Episodes of depression can occur at any stage during the lifespan, and professional screenings for depressive symptoms are increasingly being incorporated into more settings – doctor’s offices, schools, community health fairs, etc. Recent research, however, suggests that there is plenty of work to be done to ensure that adults in the US are being screened for depression.
A study published in the Journal of the American Board of Family Medicine found that, despite the recommendation of the US Preventative Services Task Force that every adult be regularly screened for major depression regardless of whether they or their health care providers are aware of any symptoms, only about 50% of adults over age 35 reported having been screened for depression. This research also found that certain groups of people were less likely to have been screened, including men, adults age 75 and over, the uninsured, and minorities.
These results are particularly troublesome when paired with results of another recent study, published in Lancet Psychiatry, which showed that the course of depression worsens linearly with age. Researchers in this study looked at the severity and course of depression for different age groups, and found that older age was associated with a worse outcome, even when controlling for other factors such as physical health, social supports, loneliness, and more.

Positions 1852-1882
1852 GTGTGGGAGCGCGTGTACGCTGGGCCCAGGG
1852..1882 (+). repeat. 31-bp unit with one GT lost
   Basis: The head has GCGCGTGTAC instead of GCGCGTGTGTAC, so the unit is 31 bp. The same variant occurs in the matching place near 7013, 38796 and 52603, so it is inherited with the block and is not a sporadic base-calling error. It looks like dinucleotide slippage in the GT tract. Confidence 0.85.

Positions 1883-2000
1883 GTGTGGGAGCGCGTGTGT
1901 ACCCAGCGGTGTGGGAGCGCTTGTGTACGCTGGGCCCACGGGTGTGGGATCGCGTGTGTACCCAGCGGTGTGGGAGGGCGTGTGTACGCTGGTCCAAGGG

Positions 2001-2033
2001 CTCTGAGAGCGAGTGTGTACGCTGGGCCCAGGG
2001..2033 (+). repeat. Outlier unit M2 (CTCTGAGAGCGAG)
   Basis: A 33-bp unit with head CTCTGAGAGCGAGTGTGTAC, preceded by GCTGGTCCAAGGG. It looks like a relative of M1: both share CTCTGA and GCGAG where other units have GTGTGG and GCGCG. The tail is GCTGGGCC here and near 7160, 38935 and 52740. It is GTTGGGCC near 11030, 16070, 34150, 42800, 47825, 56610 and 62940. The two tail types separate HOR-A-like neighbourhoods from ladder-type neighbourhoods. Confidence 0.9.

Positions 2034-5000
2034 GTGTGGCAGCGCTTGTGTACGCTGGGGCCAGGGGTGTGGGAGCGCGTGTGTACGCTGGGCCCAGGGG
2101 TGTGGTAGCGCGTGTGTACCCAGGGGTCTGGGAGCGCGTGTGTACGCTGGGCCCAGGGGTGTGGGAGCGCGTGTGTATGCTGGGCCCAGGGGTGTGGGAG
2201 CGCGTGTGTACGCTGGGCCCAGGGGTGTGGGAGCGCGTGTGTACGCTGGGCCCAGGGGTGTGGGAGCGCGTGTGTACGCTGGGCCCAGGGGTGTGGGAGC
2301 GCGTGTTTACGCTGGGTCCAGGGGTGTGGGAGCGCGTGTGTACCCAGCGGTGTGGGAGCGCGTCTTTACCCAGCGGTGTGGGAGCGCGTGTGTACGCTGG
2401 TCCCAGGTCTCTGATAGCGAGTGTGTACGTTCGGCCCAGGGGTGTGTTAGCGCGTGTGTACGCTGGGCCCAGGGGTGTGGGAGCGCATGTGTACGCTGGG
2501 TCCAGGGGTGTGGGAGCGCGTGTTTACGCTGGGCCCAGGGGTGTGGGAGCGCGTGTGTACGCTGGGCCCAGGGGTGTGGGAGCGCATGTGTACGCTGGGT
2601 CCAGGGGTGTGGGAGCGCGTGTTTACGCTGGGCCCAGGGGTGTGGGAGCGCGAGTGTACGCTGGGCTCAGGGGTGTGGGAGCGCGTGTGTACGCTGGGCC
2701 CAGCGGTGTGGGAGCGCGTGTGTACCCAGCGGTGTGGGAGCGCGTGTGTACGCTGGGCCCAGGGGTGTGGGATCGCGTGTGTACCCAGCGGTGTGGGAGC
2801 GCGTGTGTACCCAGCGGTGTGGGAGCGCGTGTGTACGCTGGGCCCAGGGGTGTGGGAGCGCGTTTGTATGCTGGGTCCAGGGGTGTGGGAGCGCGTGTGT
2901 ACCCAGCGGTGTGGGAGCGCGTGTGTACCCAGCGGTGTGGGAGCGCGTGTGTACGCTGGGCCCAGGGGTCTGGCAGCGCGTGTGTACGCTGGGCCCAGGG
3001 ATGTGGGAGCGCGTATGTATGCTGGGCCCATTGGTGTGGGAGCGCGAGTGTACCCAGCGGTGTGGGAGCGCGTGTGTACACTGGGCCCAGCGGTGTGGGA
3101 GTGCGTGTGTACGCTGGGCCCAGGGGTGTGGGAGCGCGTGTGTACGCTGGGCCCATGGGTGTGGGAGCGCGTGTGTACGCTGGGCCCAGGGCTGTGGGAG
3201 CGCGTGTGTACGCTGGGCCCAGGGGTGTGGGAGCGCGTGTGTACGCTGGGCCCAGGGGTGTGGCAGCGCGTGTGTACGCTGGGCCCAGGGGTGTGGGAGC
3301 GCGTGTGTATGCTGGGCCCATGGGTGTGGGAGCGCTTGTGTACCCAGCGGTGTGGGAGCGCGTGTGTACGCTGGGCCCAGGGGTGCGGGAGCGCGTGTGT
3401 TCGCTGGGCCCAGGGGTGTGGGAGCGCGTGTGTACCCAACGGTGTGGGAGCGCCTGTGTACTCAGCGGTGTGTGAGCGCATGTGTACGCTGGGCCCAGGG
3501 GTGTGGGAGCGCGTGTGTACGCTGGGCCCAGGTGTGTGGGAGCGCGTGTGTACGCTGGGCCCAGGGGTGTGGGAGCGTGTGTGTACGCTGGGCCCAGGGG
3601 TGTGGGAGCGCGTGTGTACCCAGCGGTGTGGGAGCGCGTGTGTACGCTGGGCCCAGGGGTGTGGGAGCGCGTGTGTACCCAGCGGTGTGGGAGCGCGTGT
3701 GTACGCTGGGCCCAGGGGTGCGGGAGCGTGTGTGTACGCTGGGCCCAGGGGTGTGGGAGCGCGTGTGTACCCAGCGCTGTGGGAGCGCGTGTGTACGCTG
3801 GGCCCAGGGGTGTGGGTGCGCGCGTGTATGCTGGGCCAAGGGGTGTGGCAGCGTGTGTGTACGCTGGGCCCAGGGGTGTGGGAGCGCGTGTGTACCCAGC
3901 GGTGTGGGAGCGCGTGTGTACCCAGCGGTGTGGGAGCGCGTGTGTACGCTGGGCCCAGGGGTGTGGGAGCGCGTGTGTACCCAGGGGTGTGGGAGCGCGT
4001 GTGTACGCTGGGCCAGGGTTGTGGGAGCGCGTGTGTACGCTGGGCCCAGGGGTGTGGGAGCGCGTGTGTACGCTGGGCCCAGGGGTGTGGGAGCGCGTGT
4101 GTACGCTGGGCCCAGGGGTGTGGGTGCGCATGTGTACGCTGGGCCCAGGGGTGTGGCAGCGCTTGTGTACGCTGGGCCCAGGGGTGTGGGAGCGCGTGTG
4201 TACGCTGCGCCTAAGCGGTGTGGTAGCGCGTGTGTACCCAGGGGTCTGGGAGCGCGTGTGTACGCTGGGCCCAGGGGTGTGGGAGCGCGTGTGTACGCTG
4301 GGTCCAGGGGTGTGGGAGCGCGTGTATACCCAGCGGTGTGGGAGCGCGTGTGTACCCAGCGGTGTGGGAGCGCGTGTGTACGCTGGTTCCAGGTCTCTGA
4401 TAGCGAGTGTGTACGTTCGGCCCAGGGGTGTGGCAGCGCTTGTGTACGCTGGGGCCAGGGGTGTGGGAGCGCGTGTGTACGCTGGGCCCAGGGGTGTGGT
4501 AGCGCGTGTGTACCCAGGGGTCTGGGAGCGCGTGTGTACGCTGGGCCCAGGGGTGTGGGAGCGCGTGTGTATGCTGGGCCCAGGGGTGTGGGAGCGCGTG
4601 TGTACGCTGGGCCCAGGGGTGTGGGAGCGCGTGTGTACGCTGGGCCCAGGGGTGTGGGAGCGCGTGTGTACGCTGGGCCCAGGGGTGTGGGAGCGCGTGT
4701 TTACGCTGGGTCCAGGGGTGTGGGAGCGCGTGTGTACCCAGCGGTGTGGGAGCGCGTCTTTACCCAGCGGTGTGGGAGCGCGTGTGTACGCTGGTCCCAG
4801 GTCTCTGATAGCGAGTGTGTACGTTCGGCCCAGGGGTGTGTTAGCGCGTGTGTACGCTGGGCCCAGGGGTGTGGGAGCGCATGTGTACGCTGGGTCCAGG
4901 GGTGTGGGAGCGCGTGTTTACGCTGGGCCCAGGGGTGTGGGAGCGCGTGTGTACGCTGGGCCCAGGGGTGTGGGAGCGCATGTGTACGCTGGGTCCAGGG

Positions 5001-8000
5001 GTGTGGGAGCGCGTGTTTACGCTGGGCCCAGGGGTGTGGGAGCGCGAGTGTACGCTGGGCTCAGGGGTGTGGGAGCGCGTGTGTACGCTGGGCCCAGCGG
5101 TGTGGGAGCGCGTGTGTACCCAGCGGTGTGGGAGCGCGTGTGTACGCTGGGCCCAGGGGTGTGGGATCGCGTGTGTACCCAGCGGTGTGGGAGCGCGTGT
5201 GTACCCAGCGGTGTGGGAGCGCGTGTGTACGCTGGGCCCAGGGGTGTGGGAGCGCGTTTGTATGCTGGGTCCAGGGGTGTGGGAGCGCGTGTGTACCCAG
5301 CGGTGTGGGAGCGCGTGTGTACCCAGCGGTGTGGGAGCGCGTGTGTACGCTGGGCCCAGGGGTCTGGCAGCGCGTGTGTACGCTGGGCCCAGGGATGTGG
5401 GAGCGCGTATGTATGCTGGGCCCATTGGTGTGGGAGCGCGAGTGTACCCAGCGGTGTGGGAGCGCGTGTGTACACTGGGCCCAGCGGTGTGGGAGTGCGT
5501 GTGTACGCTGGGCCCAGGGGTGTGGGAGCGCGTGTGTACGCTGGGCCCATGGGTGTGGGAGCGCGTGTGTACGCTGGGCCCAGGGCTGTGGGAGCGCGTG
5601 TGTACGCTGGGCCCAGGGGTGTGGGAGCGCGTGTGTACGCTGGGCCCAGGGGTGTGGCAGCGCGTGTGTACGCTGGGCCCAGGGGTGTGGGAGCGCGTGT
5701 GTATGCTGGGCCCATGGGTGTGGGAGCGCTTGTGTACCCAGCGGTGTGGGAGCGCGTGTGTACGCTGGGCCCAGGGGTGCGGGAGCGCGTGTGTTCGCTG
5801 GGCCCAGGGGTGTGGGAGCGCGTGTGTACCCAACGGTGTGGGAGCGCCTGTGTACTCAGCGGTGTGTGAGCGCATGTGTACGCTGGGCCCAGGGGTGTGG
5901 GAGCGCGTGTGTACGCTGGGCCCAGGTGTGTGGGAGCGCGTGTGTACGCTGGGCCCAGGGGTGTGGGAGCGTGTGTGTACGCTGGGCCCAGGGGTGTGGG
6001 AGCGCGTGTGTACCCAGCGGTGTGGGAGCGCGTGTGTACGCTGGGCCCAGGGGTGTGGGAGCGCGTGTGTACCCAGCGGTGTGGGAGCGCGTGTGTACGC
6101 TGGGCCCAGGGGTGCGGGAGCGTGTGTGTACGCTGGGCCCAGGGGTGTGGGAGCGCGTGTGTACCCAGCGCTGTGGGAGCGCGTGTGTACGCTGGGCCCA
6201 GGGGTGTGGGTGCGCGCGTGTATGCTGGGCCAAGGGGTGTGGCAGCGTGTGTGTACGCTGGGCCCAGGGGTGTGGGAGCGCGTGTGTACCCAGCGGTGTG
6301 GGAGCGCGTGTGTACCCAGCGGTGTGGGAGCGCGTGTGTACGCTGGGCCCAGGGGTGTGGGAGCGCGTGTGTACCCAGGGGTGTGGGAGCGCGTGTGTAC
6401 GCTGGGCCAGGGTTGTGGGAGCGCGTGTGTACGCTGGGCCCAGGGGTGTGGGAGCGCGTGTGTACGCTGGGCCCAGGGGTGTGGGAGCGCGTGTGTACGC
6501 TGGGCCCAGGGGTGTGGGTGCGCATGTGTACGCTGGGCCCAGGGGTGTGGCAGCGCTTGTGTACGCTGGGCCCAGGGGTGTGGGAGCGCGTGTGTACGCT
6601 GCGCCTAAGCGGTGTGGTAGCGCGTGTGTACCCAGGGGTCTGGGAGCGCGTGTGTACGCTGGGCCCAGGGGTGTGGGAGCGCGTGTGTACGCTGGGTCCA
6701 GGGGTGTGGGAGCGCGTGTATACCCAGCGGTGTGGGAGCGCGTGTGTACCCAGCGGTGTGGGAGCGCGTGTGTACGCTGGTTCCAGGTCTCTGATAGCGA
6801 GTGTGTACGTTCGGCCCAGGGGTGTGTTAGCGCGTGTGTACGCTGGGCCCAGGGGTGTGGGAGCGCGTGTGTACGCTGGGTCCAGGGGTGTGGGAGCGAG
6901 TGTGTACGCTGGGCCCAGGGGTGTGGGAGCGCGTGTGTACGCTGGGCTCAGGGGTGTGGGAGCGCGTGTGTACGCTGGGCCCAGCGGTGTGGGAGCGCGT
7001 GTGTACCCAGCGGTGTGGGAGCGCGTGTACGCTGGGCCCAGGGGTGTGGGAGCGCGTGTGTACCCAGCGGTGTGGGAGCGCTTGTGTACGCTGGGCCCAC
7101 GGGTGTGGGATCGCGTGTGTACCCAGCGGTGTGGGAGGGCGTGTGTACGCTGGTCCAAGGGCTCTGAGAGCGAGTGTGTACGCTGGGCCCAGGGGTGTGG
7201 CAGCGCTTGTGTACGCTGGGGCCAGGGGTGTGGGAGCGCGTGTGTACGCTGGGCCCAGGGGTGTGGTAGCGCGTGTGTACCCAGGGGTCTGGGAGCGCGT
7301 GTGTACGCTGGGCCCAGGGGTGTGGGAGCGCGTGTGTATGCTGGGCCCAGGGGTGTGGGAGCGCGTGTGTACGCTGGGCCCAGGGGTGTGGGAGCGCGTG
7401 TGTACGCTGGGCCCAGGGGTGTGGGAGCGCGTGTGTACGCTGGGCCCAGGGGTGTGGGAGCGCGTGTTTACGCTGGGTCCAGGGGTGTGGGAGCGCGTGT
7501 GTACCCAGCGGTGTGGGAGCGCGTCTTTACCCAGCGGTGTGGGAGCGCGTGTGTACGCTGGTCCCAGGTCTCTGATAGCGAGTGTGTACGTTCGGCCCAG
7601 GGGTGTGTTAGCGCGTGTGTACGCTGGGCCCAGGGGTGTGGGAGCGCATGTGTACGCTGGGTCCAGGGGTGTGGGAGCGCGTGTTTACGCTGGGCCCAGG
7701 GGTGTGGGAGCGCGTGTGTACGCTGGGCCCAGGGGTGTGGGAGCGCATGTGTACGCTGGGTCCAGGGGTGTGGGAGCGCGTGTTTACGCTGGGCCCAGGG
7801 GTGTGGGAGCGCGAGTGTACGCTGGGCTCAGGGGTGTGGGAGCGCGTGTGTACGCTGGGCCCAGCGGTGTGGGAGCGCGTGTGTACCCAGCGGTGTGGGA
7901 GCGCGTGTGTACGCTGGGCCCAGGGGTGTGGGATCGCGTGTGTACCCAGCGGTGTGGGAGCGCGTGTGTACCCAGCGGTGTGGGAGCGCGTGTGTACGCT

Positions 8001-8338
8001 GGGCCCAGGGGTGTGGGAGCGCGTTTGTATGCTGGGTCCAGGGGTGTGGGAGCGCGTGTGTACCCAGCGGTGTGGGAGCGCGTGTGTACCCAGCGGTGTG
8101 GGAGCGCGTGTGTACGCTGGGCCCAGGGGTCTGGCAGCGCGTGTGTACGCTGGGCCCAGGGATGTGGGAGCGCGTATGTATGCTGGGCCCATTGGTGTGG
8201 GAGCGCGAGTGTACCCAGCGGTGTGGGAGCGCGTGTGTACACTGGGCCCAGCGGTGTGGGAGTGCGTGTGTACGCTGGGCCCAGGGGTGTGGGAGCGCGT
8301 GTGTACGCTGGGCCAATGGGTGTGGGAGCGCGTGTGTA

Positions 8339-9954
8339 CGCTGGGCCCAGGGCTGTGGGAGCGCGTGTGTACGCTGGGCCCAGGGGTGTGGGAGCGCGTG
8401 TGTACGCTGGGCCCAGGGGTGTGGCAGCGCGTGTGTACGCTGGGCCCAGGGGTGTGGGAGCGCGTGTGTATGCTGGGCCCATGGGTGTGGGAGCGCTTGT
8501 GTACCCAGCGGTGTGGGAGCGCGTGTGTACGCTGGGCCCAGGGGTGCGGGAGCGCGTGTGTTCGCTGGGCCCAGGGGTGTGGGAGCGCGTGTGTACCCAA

Although there are many different treatment options for depression currently available and continually being developed, a critical first step is to identify those individuals who could benefit from treatment. The screening of older adults should be of particular concern and importance, as their experience with depression is likely to be worse and therefore a robust treatment approach may be even more appropriate.
Kato, E. Borsky, A. E., Zuvekas, S. H., Soni, A., Ngo-Metzger, Q. (2018), Missed Opportunities for Depression Screening and Treatment in the United States. Journal of the American Board of Family Medicine 2018;31(3):389-397
Depression More Severe, Persistent in the Elderly – Medscape – Jun 21, 2018.
National Suicide Prevention Hotline: 1-800-273-8255